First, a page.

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Stories Written

Zurich Art Prize Winners 2007–2023


The exhibition Stories Written – Zurich Art Prize Winners 2007–2023 honors the long-standing partnership between Museum Haus Konstruktiv and Zurich Insurance Company Ltd. This group show presents selected works by previous winners of the renowned Zurich Art Prize. Pieces by Carsten Nicolai, Ryan Gander, Mai-Thu Perret, Adrián Villar Rojas, Mariana Castillo Deball, Haroon Mirza, Latifa Echakhch, Nairy Baghramian, Robin Rhode, Leonor Antunes, Amalia Pica, Sonia Kacem, Kapwani Kiwanga and Damián Ortega will be on display.

Curated by Sabine Schaschl, Evelyne Bucher, Eliza Lips

Exhibition handout

The Zurich Art Prize was set up in 2007 by Haus Konstruktiv, together with Zurich Insurance Company Ltd, patron partner of the museum. Every year since, an independent artist has been honored, who operates at the interfaces where the cultural heritage of constructivist-concrete and conceptual art meets contemporary trends. Since 2018, the donated prize has consisted of an CHF 80,000 budget for the production of a solo exhibition and CHF 20,000 in prize money.

The exhibition Stories Written brings together 14 prize-winners* from the years 2007 to 2023, in a group show spanning the two uppermost floors of the museum. The selection of works, with a focus on more recent pieces, provides up-to-date insight into each respective artistic practice. Together, the exhibits offer a refreshing overview – not only of contemporary art in Switzerland and abroad, but also of approaches to incorporating the history of constructivist-concrete and conceptual art.

In the first exhibition room on the fifth floor, four large-format works by Robin Rhode (born in Cape Town, ZA, lives and works in Berlin) from the series Blues Vignette (2023) can be seen. This artist is known for combining street art, painting, drawing, performance and photography to create poetic visual short b stories. To this day, many of these are set in front of, and in dialog with, a wall in a public space in Johannesburg, where Rhode gets people to interact with everyday objects or geometric patterns that he has sketched. With poetic lightness and activist vehemence, themes such as racism, violence and repression are addressed, which concern Rhode, particularly with regard to the history of his home country. For Blues Vignette, Rhode was inspired by the poem Blues in Black and White, in which Afro-German poet and activist May Ayim (1960–1996) used musical metaphors to write about the reunification of Germany during ongoing social and cultural exclusion of the black population. Presented at Haus Konstruktiv, the black-and-white photographic works applied to canvas show a young couple posing like dancers in front of the aforementioned wall. The artist has embellished the photographs with blue spray-paint. The bodies are gently enveloped by delicate mountain formations or drops of water, creating moments of calm, hope and beauty in the midst of a city that, according to the artist, has been betrayed and abandoned.

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Ryan Gander, Something that 'is' versus something that 'occurs', 2023, installation view, Museum Haus Konstruktiv, 2024. Photo: Stefan Altenburger.

Something that ‘is’ versus something that ‘occurs’ (2023) is the title of the installation by Ryan Gander (born in 1976 in Chester, UK, lives and works in London) in the next room. It features a locker system made of transparent acrylic glass that reveals the objects enclosed within: backpacks, paper bags, sunglasses, coffee mugs, items of clothing, care products and much more. Each arrangement appears twice. Notions of singularity, randomness and privacy associated with depositing personal belongings in a locker are thoroughly undermined in this installation. To no small extent, the things on display invite observers to imagine the lives of their fictitious owners.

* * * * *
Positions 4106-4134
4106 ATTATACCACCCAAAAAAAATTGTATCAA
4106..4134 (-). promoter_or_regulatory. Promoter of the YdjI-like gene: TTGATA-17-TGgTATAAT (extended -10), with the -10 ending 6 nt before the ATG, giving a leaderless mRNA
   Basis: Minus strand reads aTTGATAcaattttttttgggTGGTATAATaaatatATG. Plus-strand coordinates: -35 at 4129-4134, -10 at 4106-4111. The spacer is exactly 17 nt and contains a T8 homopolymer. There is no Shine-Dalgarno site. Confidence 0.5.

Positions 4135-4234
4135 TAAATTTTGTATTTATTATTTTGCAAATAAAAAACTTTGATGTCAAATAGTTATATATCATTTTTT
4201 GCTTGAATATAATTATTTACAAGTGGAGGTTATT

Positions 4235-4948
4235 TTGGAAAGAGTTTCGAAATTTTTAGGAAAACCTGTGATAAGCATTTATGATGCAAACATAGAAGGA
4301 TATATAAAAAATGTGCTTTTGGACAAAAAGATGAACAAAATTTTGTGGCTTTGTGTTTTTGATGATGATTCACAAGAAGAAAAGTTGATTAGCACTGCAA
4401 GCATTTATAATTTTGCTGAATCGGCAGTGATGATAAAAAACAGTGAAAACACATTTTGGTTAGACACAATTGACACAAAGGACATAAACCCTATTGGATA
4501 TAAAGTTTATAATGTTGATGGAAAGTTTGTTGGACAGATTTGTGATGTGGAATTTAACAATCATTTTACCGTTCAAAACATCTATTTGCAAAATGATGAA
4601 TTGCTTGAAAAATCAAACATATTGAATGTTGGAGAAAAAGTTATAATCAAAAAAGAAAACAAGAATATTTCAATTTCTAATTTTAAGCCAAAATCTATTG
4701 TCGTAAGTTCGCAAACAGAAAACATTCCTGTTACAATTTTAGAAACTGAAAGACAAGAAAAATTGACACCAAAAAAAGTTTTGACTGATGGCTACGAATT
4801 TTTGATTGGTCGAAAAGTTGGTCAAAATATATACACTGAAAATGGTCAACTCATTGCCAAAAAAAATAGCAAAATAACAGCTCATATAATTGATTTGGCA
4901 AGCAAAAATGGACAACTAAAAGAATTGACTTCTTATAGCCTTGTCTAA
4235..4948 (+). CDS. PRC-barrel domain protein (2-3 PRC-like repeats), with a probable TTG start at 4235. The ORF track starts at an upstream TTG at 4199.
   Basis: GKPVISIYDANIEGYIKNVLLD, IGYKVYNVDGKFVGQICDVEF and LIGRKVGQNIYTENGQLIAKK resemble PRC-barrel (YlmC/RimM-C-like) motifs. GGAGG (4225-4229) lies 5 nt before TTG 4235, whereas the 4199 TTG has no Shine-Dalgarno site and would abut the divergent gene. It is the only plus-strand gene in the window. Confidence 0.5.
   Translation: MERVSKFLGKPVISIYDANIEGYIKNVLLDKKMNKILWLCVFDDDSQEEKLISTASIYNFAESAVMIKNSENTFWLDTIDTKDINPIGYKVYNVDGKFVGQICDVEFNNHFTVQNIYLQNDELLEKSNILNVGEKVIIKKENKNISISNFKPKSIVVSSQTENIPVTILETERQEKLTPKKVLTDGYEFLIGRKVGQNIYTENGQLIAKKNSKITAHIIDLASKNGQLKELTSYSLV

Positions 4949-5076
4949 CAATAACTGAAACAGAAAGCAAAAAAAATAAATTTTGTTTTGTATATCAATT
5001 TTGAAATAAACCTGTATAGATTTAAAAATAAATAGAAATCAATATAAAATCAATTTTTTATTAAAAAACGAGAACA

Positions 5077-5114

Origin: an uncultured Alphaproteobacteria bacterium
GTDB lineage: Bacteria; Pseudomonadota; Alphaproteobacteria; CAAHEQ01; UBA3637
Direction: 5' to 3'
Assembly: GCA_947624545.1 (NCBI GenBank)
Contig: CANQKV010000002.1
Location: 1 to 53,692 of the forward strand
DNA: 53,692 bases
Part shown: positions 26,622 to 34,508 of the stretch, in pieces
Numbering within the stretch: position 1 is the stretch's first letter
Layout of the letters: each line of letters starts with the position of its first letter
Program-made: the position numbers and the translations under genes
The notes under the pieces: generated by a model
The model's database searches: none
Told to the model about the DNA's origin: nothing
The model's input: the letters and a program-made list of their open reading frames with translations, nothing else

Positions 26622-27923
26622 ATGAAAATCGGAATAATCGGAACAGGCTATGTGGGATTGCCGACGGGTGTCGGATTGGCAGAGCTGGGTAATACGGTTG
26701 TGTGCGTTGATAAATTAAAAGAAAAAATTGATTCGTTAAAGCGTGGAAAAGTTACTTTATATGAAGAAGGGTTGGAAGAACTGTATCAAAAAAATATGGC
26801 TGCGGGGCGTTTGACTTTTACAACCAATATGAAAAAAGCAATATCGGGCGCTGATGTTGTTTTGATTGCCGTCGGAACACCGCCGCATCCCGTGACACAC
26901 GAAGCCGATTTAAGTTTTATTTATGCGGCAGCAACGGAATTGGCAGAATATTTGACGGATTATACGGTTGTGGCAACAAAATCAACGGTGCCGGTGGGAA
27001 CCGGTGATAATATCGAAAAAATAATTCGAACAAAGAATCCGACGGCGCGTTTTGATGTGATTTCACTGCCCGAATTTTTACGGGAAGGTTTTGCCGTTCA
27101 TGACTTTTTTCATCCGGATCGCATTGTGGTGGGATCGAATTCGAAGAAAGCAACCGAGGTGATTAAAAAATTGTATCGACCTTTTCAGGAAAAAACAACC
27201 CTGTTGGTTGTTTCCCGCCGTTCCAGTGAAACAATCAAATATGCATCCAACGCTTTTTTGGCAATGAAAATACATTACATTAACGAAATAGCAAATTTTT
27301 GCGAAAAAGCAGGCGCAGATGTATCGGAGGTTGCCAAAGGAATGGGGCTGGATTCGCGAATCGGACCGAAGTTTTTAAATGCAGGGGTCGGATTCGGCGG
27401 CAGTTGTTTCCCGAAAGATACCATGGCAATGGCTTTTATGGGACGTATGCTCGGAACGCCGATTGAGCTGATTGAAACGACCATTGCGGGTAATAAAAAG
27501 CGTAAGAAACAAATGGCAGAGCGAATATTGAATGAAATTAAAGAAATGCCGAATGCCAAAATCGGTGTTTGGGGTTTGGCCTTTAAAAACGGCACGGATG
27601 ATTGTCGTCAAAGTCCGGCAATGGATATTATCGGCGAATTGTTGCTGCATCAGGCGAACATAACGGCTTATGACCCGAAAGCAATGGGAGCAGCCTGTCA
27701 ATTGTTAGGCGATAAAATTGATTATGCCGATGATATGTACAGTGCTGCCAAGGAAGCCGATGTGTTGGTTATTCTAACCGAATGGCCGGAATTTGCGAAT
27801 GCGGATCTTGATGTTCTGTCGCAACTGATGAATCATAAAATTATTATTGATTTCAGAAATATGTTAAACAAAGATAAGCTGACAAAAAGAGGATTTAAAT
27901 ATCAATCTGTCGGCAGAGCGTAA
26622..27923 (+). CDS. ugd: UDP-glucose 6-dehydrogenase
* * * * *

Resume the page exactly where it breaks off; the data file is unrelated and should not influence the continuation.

The piece Maintainers D (2018) is part of a larger series, in which Nairy Baghramian (born in 1971 in Isfahan, IR, lives and works in Berlin) explores the process of creating cast sculptures. The work exhibited here is made up of several closely related elements: a rough rectangle of cast aluminum, two organic forms in polished wax, and clamps made of metal and cork. The latter join the aluminum panel onto the matt-yellow wax body. The material used in Maintainers D, its degree of processing, and the combination and positioning of the individual components, all inherently suitable for forming a sculpture, evoke ideas of connection and dependence, as well as preservation and destruction.

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Exhibition view with works by Mariana Castillo Deball, Museum Haus Konstruktiv, 2024. Photo: Stefan Altenburger

Driven by her interest in historical facts, in traditional myths, and in experiences and methods pertaining to time’s measurability, Mariana Castillo Deball (born in 1975 in Mexico City, lives and works in Berlin) has realized numerous immersive art projects, including Calendar Fall Away (2022), her contribution to the 59th Biennale di Venezia. In Venice, this artist transformed the entire floor of the Mexican Pavilion into a walk-through picture, with a series of woodcuts. The depictions carved into the wood tell of the colonization of America from the early 16th century onward, incorporating a multitude of historical references. Allusions to the Spanish colonizers’ belief systems, and their notions of time and space, are just as present here as symbols or other traces of pre-Columbian civilizations. Three large-format woodcuts from the multi-part series are now on display at Museum Haus Konstruktiv. As fragments, they provide access to the former overall composition and make it possible to experience the dense web that Castillo Deball spun, even in this smaller space. Calendar Fall Away 85, for example, shows an illustration of the letter ‘N’ from Diego de Valadés’s mnemonic alphabet, which played an important role in the Christianization of the population. There is also an element from a handbook for Franciscan missionaries, which itself harks back to a Valadés copperplate engraving from 1579. The section is rounded off with decorative features that the artist remembers from her grandparents’ home.